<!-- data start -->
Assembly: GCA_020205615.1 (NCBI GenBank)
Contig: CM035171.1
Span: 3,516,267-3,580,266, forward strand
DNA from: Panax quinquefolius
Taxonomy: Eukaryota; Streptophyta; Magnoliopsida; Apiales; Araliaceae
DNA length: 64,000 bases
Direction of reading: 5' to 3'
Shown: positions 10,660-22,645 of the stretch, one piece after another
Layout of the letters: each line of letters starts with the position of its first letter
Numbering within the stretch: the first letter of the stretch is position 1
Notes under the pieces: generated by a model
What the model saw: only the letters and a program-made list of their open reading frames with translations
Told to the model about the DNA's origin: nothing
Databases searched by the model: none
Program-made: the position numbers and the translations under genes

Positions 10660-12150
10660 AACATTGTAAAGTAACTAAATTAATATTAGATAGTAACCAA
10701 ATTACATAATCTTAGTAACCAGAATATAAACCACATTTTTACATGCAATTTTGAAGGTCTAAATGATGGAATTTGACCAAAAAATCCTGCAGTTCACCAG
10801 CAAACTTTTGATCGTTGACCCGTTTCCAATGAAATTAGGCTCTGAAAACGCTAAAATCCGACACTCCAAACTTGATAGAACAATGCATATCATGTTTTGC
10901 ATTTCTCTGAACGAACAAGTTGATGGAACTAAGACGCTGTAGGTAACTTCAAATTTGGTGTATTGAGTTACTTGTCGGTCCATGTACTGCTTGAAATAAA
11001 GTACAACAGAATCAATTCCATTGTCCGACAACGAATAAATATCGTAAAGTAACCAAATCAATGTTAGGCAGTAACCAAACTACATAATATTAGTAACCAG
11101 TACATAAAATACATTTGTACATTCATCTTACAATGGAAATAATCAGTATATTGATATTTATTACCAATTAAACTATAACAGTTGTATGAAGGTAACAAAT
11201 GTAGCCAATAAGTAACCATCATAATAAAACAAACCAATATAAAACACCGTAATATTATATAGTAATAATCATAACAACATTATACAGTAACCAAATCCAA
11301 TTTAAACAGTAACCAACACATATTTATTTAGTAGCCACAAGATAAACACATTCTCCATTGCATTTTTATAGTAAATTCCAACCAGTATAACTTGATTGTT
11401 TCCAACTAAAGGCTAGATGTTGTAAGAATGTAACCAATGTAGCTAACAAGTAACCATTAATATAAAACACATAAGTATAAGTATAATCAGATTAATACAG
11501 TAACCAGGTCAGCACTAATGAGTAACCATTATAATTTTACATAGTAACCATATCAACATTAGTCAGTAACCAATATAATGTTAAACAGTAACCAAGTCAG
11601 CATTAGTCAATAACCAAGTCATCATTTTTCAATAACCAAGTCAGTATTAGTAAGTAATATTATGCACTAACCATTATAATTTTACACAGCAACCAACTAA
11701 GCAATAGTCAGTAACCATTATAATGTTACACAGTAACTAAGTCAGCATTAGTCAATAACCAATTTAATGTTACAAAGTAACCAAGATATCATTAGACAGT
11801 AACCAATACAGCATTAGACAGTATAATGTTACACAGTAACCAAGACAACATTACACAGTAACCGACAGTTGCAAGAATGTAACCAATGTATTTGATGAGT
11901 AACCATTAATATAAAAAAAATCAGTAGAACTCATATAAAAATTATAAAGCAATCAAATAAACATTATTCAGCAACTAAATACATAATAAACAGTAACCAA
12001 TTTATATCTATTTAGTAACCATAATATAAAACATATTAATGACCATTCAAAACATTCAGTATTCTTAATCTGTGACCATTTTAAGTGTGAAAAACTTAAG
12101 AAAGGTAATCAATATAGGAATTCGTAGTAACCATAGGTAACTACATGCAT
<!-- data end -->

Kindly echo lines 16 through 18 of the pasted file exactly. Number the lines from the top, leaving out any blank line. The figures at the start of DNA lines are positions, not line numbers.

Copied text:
Positions 10660-12150
10660 AACATTGTAAAGTAACTAAATTAATATTAGATAGTAACCAA
10701 ATTACATAATCTTAGTAACCAGAATATAAACCACATTTTTACATGCAATTTTGAAGGTCTAAATGATGGAATTTGACCAAAAAATCCTGCAGTTCACCAG